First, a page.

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Winter Sprinter 2018 review – a place where wry, literate indie can feel at home

David Tattersall of the Surfing Magazines.
New waves … David Tattersall of the Surfing Magazines. Photograph: Gav Squires

For most, the post-Christmas return to work was 2 January – about a week too early for some of the musicians involved in the Winter Sprinter, which began its annual King’s Cross residency on Tuesday. “Doing a gig the day after New Year’s Day…” says the singer of the opening band, bemused at finding himself at one of London’s last traditional indie venues a scant 38 hours into 2018. But if there’s one way to maintain the illusion that the holiday isn’t quite over, the Winter Sprinter is it.

As it has almost every January since 2000, this bleak-midwinter festival presents a dozen bands of varying shades of semi-fame. Currently overseen by Fika Recordings, after lengthy stewardships by the Track and Field and Fortuna Pop! labels, it’s an escape hatch for people intrigued by the news that members of the Wave Pictures and Slow Club have combined to form tonight’s headliners, the Surfing Magazines. Fans of the wry and rueful: this is your natural home.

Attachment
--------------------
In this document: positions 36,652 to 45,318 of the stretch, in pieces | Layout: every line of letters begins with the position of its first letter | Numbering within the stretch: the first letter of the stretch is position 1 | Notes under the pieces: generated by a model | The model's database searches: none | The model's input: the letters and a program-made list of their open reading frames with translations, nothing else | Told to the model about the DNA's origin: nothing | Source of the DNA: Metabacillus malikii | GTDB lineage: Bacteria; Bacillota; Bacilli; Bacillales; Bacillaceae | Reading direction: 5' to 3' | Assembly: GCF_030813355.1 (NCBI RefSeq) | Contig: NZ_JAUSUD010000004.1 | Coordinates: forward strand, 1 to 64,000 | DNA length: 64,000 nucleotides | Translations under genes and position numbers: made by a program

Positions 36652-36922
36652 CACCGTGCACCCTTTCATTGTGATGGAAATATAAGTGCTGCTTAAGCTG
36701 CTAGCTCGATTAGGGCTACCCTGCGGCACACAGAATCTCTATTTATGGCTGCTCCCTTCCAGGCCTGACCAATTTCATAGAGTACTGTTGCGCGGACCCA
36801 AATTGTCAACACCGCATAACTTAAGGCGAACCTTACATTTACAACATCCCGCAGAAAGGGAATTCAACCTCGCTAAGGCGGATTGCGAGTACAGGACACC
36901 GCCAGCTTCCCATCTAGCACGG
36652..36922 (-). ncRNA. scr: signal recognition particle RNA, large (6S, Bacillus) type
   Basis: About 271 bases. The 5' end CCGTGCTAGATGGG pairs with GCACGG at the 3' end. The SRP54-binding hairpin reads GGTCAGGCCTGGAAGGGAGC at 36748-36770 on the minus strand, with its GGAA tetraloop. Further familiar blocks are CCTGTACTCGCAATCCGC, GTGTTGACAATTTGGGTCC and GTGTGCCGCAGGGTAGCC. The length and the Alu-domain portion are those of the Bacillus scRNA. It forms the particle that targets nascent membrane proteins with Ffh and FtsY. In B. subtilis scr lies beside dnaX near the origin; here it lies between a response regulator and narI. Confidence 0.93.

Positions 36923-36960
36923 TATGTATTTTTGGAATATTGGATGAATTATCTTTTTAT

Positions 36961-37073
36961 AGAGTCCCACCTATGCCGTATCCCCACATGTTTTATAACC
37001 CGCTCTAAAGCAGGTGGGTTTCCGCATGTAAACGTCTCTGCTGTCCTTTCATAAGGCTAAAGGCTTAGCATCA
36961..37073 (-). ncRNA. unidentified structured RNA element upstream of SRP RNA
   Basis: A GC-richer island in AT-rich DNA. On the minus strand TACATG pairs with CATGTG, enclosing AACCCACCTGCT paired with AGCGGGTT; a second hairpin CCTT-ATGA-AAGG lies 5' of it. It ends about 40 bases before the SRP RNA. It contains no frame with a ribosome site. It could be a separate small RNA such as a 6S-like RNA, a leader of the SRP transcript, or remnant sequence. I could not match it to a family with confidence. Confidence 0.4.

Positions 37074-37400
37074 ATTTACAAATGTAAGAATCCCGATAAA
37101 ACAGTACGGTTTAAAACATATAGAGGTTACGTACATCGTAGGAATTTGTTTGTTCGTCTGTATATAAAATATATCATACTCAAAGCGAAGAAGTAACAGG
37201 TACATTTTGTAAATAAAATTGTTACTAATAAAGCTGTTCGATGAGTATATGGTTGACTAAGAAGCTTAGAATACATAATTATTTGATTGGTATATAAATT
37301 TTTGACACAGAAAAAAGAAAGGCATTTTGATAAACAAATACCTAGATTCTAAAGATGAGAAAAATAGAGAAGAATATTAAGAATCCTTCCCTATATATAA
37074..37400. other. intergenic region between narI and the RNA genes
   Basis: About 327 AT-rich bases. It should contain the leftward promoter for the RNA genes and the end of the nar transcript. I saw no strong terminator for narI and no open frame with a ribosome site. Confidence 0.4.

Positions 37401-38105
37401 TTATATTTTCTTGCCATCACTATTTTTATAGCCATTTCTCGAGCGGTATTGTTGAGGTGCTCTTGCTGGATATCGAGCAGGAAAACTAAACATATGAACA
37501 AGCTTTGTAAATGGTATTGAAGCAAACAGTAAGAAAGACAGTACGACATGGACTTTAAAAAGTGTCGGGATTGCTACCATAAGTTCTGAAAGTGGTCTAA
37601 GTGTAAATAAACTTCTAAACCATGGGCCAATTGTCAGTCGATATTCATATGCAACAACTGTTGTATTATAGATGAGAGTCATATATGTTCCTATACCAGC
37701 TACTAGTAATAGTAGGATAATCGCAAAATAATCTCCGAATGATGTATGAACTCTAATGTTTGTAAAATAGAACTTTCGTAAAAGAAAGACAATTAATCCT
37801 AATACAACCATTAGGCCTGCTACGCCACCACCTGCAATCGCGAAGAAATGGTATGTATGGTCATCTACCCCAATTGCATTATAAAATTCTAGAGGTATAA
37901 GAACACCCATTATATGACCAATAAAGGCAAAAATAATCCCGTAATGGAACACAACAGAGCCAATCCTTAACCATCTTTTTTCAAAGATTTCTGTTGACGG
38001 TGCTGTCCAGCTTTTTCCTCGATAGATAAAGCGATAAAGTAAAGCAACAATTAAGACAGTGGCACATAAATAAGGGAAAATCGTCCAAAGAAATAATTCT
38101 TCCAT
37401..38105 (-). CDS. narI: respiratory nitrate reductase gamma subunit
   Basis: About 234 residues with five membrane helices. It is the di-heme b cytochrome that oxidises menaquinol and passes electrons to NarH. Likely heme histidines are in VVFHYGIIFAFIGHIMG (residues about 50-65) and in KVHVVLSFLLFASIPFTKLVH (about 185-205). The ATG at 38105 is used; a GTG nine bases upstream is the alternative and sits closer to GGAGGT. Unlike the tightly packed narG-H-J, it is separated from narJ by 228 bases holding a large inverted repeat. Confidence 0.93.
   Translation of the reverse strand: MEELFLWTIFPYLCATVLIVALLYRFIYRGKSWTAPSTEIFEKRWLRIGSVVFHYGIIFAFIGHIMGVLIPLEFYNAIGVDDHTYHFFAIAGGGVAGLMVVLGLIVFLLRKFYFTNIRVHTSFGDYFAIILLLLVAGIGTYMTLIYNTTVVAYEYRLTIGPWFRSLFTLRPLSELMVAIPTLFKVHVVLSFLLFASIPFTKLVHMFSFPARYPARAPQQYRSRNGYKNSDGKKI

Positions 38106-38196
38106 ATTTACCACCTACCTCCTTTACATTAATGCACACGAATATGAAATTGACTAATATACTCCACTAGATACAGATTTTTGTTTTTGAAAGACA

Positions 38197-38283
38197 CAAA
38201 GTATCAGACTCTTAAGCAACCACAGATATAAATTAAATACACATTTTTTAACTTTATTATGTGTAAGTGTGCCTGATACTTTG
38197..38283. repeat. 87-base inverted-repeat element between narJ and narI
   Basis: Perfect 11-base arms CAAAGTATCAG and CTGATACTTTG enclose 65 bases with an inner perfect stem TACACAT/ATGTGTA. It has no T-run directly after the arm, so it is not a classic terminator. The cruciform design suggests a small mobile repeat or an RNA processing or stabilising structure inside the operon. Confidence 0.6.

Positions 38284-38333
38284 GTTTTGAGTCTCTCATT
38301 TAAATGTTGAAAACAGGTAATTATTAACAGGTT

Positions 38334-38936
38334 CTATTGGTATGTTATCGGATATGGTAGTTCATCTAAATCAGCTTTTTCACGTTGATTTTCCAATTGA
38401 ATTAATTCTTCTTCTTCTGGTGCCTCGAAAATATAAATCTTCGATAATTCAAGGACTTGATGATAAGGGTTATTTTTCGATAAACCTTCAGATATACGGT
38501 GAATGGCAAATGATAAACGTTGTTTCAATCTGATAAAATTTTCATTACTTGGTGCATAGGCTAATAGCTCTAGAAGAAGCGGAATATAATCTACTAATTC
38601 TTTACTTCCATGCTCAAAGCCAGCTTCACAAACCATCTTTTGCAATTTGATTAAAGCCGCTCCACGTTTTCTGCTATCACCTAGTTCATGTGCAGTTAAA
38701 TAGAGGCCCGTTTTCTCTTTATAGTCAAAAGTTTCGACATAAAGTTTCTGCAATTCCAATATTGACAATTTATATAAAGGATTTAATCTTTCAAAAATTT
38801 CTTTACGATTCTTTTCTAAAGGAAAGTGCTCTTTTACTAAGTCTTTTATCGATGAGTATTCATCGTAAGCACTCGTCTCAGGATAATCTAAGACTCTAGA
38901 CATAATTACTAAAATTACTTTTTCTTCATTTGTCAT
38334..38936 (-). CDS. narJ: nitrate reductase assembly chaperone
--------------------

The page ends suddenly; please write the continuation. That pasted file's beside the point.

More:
Tonight’s lineup is all-male and guitar-based, though within that framework, each act offers something different. Opening trio Jessica’s Brother’s shambling nerdcore is clearly a passion project intended to please only themselves. Good for them. Vocalist Tom Charleston and drummer Jonny Helm bicker about whether Charleston’s guitar is in tune; Charleston defiantly croons, “I’m just a lazy singer.” Their pivotal number Polstead Instead, loosely based on the 1976 Jonathan Richman track New England, is a jingling rush that would have headed John Peel’s Festive 50 in another life.

Former Weather Prophet Pete Astor has brought his own audience, whose battered-but-still-standing appreciation mirrors his. His patch is literate melancholy filtered through wispy vocal cords, and he has the years and the authority to do it justice. Teacherly in glasses and a suit jacket, he slots references to Marilyn Monroe and Wittgenstein into the same song, and Philip Larkin into the country-rocking My Right Hand.

The Surfing Magazines’ combined forces of Wave Pictures bassist Franic Rozycki and guitarist Dave Tattersall, with Slow Club’s Charles Watson on guitar (“my bumbling sidekick Dr Watson,” as Tattersall has it) produce a moreish sound untraceable to either group. Surf and garage rock, basted with the appropriate dose of shambolic Englishness. “Should we have a go at Summer?” Royzcki asks hopefully when the Neil Youngish Voices Carry Through the Mist grinds to a halt. “We get paid the same either way.”

•Winter Sprinter continues at the Lexington, London, until 5 January. Box office: 020-7837 5371.

This article titled "Winter Sprinter 2018 review – a place where wry, literate indie can feel at home" was written by Caroline Sullivan, for The Guardian on Wednesday 3 January 2018 12.48pm

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